Cleaning Filament Usage?

Discussion in 'Calibration, Help, and Troubleshooting' started by Henry feldman, Mar 24, 2016.

  1. Henry feldman

    Henry feldman Well-Known Member

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    OK guys, I am bravely going to attempt printing Nefertiti tonight, and thought she deserves something better than clear PLA, so an changing over to Entwined (the hemp filament). Haven't tried using a cleaning filament before. My question is how does one use the cleaning filament. This was what I assumed you do, so let me know if true:

    1. Heat extruder #0
    2. Pull PLA back out once melted inside
    3. Insert 12cm of cleaning filament (from E3D)
    4. Extrude 10cm
    5. Thread in hemp filament
    6. Run the calibration 100mm extrude script on the card and make sure it dumps and starts extruding hemp (and check extruder steps)
    7. Print Nefertiti and enjoy the awesomeness
     
  2. Miasmictruth

    Miasmictruth Well-Known Member

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    I would print some small of your going to use a new filanent. Different filaments even differnt colors of the same material for the same manufacturer can have differnt behavious or diameters.


    So before you waste a ton of time and filament make sure it prints the way you expect.

    Also I don't use cleaning filament, I get fine results by pushing some of the new stuff through until in runs true. Some will also empoly the yank menthod but unless there is a clog issue or a wildly different melt temperature I find it's overkill.
     
  3. Henry feldman

    Henry feldman Well-Known Member

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    Yes, I was really planning on printing a small object prior to the Nefertiti... And the Entwined basically uses similar settings to PLA (they state to start 10 degrees cooler on the hot end, and bed at 45)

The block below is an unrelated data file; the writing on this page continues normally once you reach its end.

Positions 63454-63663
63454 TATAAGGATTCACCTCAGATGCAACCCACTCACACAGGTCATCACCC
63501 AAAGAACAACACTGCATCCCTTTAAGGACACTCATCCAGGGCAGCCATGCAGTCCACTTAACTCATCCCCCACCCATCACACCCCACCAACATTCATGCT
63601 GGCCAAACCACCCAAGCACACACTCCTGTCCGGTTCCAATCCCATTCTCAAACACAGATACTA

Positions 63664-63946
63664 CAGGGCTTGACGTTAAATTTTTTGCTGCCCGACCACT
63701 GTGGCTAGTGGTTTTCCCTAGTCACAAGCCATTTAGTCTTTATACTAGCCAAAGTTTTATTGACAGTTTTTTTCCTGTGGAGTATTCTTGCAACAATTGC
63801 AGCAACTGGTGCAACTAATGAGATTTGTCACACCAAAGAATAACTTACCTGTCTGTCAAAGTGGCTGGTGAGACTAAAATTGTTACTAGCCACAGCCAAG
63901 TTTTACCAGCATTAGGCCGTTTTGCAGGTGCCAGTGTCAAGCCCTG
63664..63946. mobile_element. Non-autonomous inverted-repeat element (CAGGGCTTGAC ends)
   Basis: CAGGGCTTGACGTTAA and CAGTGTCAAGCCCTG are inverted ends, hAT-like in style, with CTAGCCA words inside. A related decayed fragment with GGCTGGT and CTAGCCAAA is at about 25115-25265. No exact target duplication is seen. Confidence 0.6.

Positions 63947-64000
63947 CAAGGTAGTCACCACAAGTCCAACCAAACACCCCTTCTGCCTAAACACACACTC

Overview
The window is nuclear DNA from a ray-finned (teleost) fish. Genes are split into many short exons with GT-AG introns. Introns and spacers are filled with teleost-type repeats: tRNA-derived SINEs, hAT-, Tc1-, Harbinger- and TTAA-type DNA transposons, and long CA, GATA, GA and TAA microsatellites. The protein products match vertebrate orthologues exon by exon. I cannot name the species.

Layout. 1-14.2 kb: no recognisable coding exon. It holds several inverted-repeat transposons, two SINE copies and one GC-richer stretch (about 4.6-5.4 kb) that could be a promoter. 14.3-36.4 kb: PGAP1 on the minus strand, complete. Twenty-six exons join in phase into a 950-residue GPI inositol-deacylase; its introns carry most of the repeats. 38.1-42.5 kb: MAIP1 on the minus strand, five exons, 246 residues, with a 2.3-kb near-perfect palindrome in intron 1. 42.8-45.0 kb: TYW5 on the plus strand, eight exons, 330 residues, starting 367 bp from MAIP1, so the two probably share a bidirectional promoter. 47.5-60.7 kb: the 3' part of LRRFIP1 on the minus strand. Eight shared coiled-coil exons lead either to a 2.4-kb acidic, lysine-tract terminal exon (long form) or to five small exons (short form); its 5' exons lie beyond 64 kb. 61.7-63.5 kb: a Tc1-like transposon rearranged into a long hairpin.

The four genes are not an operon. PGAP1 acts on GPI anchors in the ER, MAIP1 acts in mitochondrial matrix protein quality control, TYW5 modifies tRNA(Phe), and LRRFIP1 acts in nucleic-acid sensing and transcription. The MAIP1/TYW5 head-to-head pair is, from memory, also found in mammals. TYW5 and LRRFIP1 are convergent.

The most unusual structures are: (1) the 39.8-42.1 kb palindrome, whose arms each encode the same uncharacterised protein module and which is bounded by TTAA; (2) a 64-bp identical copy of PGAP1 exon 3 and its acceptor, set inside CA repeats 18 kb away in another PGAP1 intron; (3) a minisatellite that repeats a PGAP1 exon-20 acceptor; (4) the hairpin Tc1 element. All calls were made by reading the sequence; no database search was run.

4. Miasmictruth

    Miasmictruth Well-Known Member

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    I would probably bypass the cleaning if it was me then. It couldn't hurt but I find that just for a filament swap it's overkill myself.
     
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  5. mike01hu

    mike01hu Well-Known Member

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    Your list is OK Henry but, as Miasmictruth says, I would just go straight to the new filament. I always print a couple of test pieces with new filament, so this clears the filament path anyway. Be wary of not cleaning if you have used a filled filament before as this can leave fibres in the melt chamber and may cause issues but this is hearsay as I have not had experience with them myself. RichRap may have some views on this.
     
  6. Henry feldman

    Henry feldman Well-Known Member

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    OK, skipped cleaning, just extruded 200mm of filament, and printed this test square. The Hemp based Entwined is gorgeous!!! The picture does not do it justice! The color is more beautiful than the pic looks. And damn did this print nicely. Sharp edges, and smooth gradation (just whipped this up in OnShape as a test). Printed at 200C and bed 45 with 1.5mm layers. Kept extruder ratio at 0.9. Now the only thing I note is a slight peaking at the corner. Any idea which setting I need to tweak?

    [​IMG]
     
  7. JohnEsc

    JohnEsc Well-Known Member

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  8. Spoon Unit

    Spoon Unit Well-Known Member

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    My guess is that the corner peaking is just a combination of material and head speed. As you want to print in that material, try a slower speed first to see if that helps. Also, are you sure it't not just an optical illusion? i.e. are the edges actually straight even thought the pattern doesn't look so?

    Also, Nerfertiti probably doesn' have any sharp edges like this model, so you probably won't get this effect in the print anyway.